There is, it should be noted, a difference between simply playing a piece and playing it well. Not that the distinction mattered in this case. The girl’s interpretation of the piece is flawless, at least if those with any knowledge on the subject are to be trusted. When the video went viral in the late summer of 2024, hundreds of classical music aficionados took extra effort in explaining how remarkable this girl’s achievement was. “Perfect” was the word one might have found the most frequently in the LiveLeak comments section, and it was throughout the media circus that came to pass used to describe almost every possible aspect of her brief performance. Perfect posture, perfect pitch, perfect intonation. Perfect child.
“All with a level of soul I’d otherwise expect to hear only in the depths of the nicest concert halls on Earth,” famously tweeted one prominent conductor.
So skilled is the girl in the video that many initially accused it of being a hoax. These people weren’t maddened conspiracy theorists; as was explained by famed Julliard teacher Max Heintz years later in an interview, this was a very reasonable response.
“Statistically, it was far, far more likely to be a fraud. It wasn’t just wishful thinking on the part of people who wanted to pretend that a terrible thing didn’t happen. She was just that good. Something is always going to be lost in comparisons like these, but it’s close to the equivalent of an unknown fifth grader tying for the Olympic world record in the hundred meter dash. Honestly, if the circumstances surrounding it weren’t so terrible, I’d joke that she should take it as a compliment.”
She plays for about three and a half minutes, which takes her close to the end of the piece. Without warning, she stops and separates her head from the instrument, reflexively swatting at her left shoulder.
“Bug,” she explains.
Her mother’s back is to the camera, and her face cannot be seen. The girl looks at her for a few seconds, and nothing is said. Without having been given any direct orders, she briefly stretches out her hands, and prepares herself to start again. She plays.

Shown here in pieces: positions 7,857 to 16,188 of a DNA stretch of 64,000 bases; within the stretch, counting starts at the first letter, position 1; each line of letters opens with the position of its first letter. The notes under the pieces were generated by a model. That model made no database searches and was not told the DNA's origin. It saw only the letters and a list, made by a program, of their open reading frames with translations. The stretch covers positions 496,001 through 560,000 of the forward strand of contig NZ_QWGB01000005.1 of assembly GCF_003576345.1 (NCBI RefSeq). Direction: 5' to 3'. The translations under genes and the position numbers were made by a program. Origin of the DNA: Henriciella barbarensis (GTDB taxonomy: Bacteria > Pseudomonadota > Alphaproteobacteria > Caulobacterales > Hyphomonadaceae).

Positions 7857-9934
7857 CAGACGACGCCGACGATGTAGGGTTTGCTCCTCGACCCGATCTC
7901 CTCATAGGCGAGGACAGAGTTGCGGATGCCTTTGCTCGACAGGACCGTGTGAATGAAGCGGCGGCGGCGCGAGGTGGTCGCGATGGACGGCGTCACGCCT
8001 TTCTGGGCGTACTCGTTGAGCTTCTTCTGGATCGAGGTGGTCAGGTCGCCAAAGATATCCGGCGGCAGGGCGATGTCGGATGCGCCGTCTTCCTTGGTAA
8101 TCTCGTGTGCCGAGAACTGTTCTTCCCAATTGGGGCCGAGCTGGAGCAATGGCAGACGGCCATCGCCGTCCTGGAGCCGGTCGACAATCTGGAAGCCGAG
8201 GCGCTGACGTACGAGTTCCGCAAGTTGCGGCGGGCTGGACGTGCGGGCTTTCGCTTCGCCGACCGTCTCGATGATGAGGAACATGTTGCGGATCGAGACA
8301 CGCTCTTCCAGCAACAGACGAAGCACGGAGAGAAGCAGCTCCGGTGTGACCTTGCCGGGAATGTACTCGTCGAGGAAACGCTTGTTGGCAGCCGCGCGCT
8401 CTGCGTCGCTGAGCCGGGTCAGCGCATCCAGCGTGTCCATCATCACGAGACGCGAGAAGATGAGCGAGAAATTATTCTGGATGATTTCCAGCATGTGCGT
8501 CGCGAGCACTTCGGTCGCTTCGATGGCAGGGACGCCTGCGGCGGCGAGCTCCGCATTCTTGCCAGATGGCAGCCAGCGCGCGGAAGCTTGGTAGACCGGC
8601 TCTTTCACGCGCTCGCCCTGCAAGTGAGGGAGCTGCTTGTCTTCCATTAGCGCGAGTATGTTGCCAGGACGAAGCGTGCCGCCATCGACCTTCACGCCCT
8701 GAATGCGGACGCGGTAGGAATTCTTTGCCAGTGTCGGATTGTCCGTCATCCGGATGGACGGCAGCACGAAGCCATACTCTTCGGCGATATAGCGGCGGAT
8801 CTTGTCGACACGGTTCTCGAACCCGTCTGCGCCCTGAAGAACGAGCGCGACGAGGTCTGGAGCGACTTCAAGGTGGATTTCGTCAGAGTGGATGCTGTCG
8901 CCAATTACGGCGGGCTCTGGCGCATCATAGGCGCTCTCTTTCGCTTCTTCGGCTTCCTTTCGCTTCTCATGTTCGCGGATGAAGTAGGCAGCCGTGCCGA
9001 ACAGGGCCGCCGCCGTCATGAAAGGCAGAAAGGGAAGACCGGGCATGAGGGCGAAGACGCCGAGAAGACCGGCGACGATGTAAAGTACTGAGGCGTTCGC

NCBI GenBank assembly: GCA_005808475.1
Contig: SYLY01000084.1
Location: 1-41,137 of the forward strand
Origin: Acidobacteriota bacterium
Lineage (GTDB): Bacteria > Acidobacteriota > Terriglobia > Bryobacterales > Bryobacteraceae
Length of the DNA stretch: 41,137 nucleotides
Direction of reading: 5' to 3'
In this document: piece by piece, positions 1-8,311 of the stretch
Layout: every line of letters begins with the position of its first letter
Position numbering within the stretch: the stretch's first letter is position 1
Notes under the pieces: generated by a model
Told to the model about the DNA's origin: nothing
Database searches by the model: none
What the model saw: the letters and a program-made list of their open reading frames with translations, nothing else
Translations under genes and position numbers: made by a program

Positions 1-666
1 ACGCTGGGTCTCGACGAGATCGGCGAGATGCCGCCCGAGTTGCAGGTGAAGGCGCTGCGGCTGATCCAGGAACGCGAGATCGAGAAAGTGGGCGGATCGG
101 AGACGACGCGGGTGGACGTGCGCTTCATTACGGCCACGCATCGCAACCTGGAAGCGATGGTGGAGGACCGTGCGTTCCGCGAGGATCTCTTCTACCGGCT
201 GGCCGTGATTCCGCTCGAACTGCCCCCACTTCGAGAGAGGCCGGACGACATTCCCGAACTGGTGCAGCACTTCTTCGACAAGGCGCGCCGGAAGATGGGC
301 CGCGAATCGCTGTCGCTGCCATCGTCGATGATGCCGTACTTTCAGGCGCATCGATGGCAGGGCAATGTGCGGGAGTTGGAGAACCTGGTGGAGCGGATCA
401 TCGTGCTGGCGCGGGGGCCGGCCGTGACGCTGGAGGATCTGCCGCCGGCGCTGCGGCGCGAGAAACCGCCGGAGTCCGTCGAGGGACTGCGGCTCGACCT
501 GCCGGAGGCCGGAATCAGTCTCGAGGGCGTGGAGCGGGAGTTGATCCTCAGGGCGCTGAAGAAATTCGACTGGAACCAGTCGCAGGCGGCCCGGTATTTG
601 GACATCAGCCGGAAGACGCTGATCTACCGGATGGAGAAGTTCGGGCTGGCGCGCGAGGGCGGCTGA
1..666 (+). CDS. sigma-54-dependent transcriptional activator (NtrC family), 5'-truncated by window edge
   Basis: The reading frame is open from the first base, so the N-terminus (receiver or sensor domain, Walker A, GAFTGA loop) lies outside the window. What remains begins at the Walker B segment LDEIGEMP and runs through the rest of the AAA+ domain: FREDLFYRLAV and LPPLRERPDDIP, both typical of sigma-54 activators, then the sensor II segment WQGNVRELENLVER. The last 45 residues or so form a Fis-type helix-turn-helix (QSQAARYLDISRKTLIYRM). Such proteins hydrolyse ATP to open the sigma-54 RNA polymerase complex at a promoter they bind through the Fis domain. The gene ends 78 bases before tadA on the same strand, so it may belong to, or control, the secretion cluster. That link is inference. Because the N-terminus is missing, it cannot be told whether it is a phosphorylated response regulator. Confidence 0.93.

It lasts all of twenty seconds, during all of which she demonstrates not the least amount of exhaustion from her first attempt, before her mother stands up and approaches her, taking long, fast strides. The music stops.
The girl quickly but gently places the violin and bow to the side of her chair, covering her face and stretching out her legs in front of her. She is wordless, noiseless. The mother picks up the bow and winds it back, and after taking a long, elaborate breath, slams the wooden side of it as hard as she can against the girl’s shins.
A clear attempt is made by the girl not to audibly respond, but a sound escapes. A second strike comes, this one much worse, on her kneecap. The camera’s microphone picks up both the little woosh the bow makes as she rushes it through the air and the crack that comes as it connects with bone. The girl doesn’t whimper again, but her efforts are not rewarded, and eleven consecutive strikes follow it, each one just slightly, slightly louder. She shakes in place.
It breaks on the last hit, right against her left ankle. There’s blood, although less than one might expect. The mother throws the half of the bow she’s still holding to the side before spitting on the floor and storming out. It bounces off one of the closest Dalis and falls on the ground.
The girl leans back in the chair and stares out, heaving. Less than thirty seconds later, another girl, this one around seven, dashes in. She takes a short look at her sister before running to the phone and grabbing it. The video ends.
Less than three days after the video is posted, at the age of four, Melly Williams becomes the most well known violinist of the 21st century.